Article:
Sorry, I don’t think I understand what you mean here. Would you mind clarifying?

Interesting. Maybe having a per-target “modules config” is enough.

As of configure/generate time, there are flags like @…/modules.mapper for MSVC and Clang while GCC has -fmodule-mapper=…/modules.mapper command line flags to the compiler. These module.mapper files do not exist until build time when the collator has run for the target in question. Scanning doesn’t need them, but it also has zero idea what is on the other side of import foo; which means that the mapper files will be needed for any meaningful static analysis (unless the tool understands how CMake will put together that mapper file and does it on its own).

Does that mean CMake also doesn’t know the full graph at that time? Or is it more a matter that the mapper file itself needs to be part of the build rules rather than generated at configure time?

Does that mean that CMake doesn’t have a full module graph at configure time at all?

Most likely not the mapper files tho, but rather enough information to put together their own mapper files to produce bmi files that are useable by the specific static analysis tools.

It was my understanding that we would have the full module graph at the end of the configuration, and that any source change adding or removing a new module would have to trigger a reconfigure in order to add the new build rules.

If we can’t assemble the entire module graph at the end of the configure phase, it’s going to limit a lot of what we can do in the static analysis world.

It has all of the nodes of the build graph. What it doesn’t know is where edges need to be added to ensure that module import orders are satisfied (unless you want CMake to reconfigure on any change to a module-using source file; I don’t).

Right. What is the module mapper for generated-at-build.cpp?

This means that CMake reruns on any change to a C++20 source file. It also means generating C++20 code is not supported (at least up to using or providing any modules).

This is what we got when we chose a Fortran-isomorphic module system. :person_shrugging:

That may actually be enough. If we know all the files from within the build system, and the modules from imported targets are also known, this should be enough. I presume we also know how those nodes need to be parsed. Presuming the information for how to parsing the file is also available.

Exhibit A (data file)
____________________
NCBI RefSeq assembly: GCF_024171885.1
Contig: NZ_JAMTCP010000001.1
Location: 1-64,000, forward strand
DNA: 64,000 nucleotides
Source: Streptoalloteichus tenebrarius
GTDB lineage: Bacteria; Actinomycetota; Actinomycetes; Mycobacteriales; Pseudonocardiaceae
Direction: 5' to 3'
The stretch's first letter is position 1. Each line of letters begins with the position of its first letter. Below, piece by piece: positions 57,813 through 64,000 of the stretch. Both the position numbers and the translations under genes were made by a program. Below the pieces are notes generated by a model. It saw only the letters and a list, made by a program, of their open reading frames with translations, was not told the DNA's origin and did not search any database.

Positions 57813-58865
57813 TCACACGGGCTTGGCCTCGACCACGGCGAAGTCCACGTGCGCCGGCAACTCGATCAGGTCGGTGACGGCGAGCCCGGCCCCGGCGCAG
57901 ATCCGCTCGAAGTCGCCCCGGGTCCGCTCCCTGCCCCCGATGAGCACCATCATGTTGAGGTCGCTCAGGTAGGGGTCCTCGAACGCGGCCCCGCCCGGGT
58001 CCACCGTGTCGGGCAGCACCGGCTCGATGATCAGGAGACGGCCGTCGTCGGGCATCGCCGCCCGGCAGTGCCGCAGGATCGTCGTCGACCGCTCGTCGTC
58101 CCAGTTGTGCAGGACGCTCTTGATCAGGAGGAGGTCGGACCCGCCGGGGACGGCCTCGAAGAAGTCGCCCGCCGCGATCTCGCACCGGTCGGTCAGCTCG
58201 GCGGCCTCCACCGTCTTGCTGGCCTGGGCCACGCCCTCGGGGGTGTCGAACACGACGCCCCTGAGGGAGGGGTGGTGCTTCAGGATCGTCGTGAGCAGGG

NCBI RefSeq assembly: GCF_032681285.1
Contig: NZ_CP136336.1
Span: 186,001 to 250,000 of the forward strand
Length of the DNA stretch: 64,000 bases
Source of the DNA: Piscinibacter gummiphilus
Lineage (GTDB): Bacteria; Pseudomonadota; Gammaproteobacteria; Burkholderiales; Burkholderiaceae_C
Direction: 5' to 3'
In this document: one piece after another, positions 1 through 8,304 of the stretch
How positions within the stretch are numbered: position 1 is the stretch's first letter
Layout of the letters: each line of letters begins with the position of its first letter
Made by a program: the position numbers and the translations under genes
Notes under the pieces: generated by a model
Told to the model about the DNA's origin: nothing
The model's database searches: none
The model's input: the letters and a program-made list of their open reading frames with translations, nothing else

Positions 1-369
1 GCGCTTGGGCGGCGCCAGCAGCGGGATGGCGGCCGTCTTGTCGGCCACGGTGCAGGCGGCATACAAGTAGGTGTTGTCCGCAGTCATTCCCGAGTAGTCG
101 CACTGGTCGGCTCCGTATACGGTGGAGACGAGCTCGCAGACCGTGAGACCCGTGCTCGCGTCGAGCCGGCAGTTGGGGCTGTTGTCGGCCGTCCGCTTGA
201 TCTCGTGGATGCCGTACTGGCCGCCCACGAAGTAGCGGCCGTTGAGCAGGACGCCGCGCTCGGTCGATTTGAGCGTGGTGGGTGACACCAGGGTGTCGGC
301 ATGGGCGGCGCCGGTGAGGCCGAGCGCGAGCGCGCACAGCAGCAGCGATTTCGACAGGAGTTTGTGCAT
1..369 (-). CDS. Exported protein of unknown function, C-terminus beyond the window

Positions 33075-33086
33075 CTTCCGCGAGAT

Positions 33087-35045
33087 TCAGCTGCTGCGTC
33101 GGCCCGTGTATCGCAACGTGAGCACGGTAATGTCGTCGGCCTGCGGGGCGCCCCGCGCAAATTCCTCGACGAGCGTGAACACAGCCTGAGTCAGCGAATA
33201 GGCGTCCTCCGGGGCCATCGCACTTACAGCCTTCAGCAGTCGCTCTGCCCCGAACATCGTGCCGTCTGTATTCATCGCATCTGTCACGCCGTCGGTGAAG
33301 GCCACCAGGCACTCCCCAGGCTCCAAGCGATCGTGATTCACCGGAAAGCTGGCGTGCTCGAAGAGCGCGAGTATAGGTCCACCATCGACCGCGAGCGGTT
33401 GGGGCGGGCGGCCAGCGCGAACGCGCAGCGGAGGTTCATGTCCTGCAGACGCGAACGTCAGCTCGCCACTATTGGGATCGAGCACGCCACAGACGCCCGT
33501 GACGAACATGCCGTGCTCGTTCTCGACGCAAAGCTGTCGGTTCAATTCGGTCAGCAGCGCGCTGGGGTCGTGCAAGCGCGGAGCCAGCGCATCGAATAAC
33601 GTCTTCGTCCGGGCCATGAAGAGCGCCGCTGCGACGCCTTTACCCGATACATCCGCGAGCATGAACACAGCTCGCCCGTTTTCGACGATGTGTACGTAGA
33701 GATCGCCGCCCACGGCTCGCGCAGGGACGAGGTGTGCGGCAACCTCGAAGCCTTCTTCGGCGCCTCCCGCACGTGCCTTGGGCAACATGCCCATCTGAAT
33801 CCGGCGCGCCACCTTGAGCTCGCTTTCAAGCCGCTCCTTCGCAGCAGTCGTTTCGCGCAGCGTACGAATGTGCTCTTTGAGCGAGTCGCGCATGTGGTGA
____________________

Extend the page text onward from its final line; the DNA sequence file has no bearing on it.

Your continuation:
However, if that also means we don’t know the module name that is exported may require a full scan of all files in order to decide even where the modules are. If that’s the case, it’d be very unfortunate.

I almost feel like I want CMake to require the files exporting interfaces to have a predictable name…

Yes, the scanning commands are statically known. There is the open question of Clang’s header units which apparently need to also care about the -D flags in the consumer when creating the BMI. However, I have zero idea of how to support that without also supporting dynamic nodes as well.

Yes. Again, a consequence of the Fortran-isomorphic module design. Luckily(?) with CMake’s target graph, you are limited in where you have to look (i.e., your own sources and PUBLIC sources in targets you depend on as well as their PUBLIC dependencies). I have test cases in the sandbox repo with the same module name in various places making sure that they get resolved in a way that makes sense for CMake at least (ignoring IFNDR situations it may be creating; I’m more interested in the build system behavior here).

There are a number of folks that have expressed similar feelings. That discussion can probably be re-started once what happens after a filename’s last . is resolved :wink: .

I wonder if it’s possible to have a more optimized experience if you commit to using predictable file names. Could we have alternative implementations where the one that can predict module names by the file names is just better? and then offer the “I guess I have to read every file first” as a less desirable option…

I don’t know that it’s all that helpful for build performance. You need to scan anyways to discover import edges. “Knowing” the filename based on the symbol given to import it is more filesystem searching when you could just be handed it from the scanning step on a platter at the same time (or know that it’s a futile search in the first place) and not care what it is actually called. Of course, some of your non-compiler tools may prefer other naming schemes which will work just as well since there are no pressures from your build tool to conform.

Could CMake enforce some restriction? Yes. Would that involve reigning in some horses that have already left the stable? Yes.

However, I’m more interested at the moment to getting anything to work at all. If we have a set of rules we want to enforce before it hits a stable CMake release, we can do that, but I don’t want to guess what those might be and then have assumptions lingering around whenever they do get decided. But it needs to be decided before CMake has a stable release (without some…intricate policy logic).